Do women in corporates receive the necessary support they need to break the glass ceiling in their career?
Yes, but we can do more. Mentorship is crucial, for example. Women need support, encouragement and guidance, otherwise they have high probabilities of dropping out of the workforce, mid-career. Women also have many societal and external pressures that may push them to give up. Thus, we must be able to inspire women to believe in themselves. This can only be achieved through mentorship and sponsorship
We also know that seeing other women in high places at the beginning of one’s career, can inspire women to take up non-traditional roles and build worthwhile careers. Therefore, having female mentors at senior levels sharing their experience and providing advice on managing roadblocks and sensitive situations is crucial. Mentorship and sponsorship of female talent by male leaders has also been shown to be very effective. So, the takeaway is the need for structured mentorship.
The next important factor is addressing gender gaps and inequalities in a way that goes beyond simple non-discrimination policies. Therefore, we’ve implemented numerous policies based on best practices to augment our non-discrimination and equality framework, by providing additional support to women throughout their careers. This includes increased flexibility to balance home and work, focussed training on leadership development and mentoring by a female member of the senior management. There is also an ongoing deliberate effort to identify and deal with unconscious gender biases in both women and men. Understanding where these exist, and intervening to address them, is an ongoing and successful endeavour.
In terms of recruitment and people management, it is crucial to ensure gender diverse interview panels to provide fair and gender-neutral assessments. Then, there is a need to address promotions and ensure they follow an objective, scientific method, ensuring the best person for the job is always identified and selected. Furthermore, there is a need to engage in exit discussions, particularly for females, to understand why they are resigning, and whether any and all interventions to persuade them to stay and build a career within the group have been exhausted. It’s also important to mention succession planning here, which involves considering qualified female candidates to take up managerial or operational positions, even though they may not be the natural choice due to potential unconscious bias.
What steps does CCS/JKH take to support females and ensure they take up leadership roles?
As I’ve already explained previously, we have numerous mechanisms, beginning from recruitment and going all the way to succession planning. There is a huge focus on flexibility and ensuring that women can balance home and work, while eliminating unconscious biases, and creating a work environment where women can thrive. The need for structured mentorship cannot be overstressed and we go above and beyond to provide this. All of what I have previously discussed, we are doing everyday at the John Keells Group, to ensure a fair and equitable workplace for all.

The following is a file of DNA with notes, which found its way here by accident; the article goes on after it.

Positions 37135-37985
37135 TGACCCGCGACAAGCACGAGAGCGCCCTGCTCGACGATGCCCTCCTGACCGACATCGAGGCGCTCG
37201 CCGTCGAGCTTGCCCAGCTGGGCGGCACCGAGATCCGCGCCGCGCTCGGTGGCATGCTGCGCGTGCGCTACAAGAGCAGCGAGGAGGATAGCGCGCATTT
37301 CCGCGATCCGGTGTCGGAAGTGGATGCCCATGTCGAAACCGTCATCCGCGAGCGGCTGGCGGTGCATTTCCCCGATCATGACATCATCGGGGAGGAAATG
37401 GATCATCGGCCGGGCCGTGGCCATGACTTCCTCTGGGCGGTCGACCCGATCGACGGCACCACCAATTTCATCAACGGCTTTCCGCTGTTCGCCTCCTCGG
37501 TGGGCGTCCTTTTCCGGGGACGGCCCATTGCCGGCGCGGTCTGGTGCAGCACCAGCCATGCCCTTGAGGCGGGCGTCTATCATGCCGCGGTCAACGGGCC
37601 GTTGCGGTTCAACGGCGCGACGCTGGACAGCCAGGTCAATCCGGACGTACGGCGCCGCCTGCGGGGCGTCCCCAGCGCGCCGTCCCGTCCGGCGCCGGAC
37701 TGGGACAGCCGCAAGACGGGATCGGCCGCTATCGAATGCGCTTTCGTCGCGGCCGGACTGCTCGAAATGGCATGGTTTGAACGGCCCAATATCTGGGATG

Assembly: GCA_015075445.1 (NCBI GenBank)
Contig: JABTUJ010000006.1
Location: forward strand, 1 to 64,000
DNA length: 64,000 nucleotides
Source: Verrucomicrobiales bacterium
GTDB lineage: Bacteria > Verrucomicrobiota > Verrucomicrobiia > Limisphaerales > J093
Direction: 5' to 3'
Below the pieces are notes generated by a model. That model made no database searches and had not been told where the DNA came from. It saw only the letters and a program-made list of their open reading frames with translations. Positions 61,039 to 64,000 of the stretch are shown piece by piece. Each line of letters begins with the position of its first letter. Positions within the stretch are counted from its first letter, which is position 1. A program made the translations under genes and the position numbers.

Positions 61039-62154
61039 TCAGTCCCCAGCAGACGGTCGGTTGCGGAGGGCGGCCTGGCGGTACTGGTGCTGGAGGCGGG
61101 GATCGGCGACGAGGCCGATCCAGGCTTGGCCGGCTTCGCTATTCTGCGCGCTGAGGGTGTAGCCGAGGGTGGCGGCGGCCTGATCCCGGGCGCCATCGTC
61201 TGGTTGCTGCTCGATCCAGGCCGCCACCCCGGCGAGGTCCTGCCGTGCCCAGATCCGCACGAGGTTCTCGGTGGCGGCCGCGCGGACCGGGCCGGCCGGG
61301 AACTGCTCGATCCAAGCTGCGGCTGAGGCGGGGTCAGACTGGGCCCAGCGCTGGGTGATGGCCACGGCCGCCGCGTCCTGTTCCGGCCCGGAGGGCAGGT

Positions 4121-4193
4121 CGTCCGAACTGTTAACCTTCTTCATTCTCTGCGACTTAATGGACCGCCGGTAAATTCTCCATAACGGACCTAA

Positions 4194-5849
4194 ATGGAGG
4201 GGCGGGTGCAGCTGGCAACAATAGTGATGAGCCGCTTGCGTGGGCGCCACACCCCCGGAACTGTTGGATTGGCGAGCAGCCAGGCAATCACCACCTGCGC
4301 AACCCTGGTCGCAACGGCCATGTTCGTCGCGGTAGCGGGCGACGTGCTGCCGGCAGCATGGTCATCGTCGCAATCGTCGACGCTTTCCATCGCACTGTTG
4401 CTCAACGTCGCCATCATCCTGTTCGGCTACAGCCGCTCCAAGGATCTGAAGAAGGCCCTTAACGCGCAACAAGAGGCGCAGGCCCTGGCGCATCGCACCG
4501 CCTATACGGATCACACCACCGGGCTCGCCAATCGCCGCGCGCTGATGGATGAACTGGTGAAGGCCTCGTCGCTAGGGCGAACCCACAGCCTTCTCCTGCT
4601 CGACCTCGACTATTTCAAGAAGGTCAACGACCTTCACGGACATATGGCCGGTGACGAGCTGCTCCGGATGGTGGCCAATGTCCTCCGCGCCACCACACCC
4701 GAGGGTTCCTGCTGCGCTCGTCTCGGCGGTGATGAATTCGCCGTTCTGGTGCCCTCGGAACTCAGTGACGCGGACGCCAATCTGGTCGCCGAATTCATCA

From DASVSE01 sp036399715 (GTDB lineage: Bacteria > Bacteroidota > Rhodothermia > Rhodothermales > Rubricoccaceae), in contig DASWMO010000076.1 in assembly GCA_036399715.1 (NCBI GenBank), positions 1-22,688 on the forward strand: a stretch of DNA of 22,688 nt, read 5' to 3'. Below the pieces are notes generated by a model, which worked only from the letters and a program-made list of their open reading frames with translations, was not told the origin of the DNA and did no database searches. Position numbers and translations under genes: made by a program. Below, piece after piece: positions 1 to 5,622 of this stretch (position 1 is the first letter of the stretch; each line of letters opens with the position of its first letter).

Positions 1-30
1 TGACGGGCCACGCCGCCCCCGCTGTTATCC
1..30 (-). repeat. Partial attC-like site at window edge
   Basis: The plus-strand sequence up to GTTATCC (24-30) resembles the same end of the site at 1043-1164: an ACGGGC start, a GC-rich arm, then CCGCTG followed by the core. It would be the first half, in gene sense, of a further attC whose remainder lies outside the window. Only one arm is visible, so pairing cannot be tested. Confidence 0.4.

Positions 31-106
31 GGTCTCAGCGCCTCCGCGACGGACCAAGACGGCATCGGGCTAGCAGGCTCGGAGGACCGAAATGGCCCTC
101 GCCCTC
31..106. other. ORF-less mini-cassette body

What exactly is One JKH and how has it helped?
I’ve already provided an overview about the ethos of One JKH. But beyond that we are working on a 5-year plan to increase and retain female participation in the workforce of at 40% at least. In pursuit of this, we have addressed our parental leave programmes, promoted agile working arrangements, are making arrangements for employer-supported childcare facilities, are providing women-centric training, and are focussed on the all important mentorship programmes for women. We have also identified non-traditional roles for women within the organization and targeted recruitment and retention efforts to fill these roles.
We proudly display the ONE JKH branding on all our recruitment initiatives to emphasize that we are an equal opportunity employer. Plus, we have CSR initiatives like Project WAVE (Working Against Violence through Education), which addresses gender stereotyping and gender-based violence. Through “Praja Shakthi”, we’re also empowering rural women.
Finally, the ONE JKH Champions of change pledge that we in the leadership team have committed to, to end discrimination, and stereotyping and principles are adhered to strictly in all our external comms as well, especially advertising campaigns, to ensure that they are in line with our values, and demonstrate to society at large that we are against discrimination and stereotyping of any group or individual(s).
What’s an inspiring quote you’d like to share with upcoming generations of entrepreneurs?
Ordinary people can achieve extraordinary results through consistent, committed hard work, passion and a willingness to learn!
How can corporates retain women employees from exiting mid-career?
Make reasonable accommodations to support the for the additional societal
responsibilities and pressures that women often face at the mid-career point. Marriage, children, elderly parents, these are all the usual points of contention for women, mid-career. It’s actually really simple. If we address these concerns effectively, women will continue to build their careers.
At John Keells, we’ve put many policies in place to address these issues for women, for a long time now. These include flexible working hours, part-time work, work from home, employer supported childcare facilities and others. The pandemic had the unexpected positive consequence of helping us understand just how much more flexible we could be, and this has helped us and will continue to help us support our women. It has been
made possible for women to work flexibly without any negative impact to their quality of work and this has been transformational for us. By equalizing parental leave, we have also been able to further make it attractive for women to stay.
Ultimately, if we reduce the friction and pressure women feel, mid-career, there is no reason for them to not continue building their careers. Understanding women is the key to unlocking opportunities for them and letting them reach their full potential!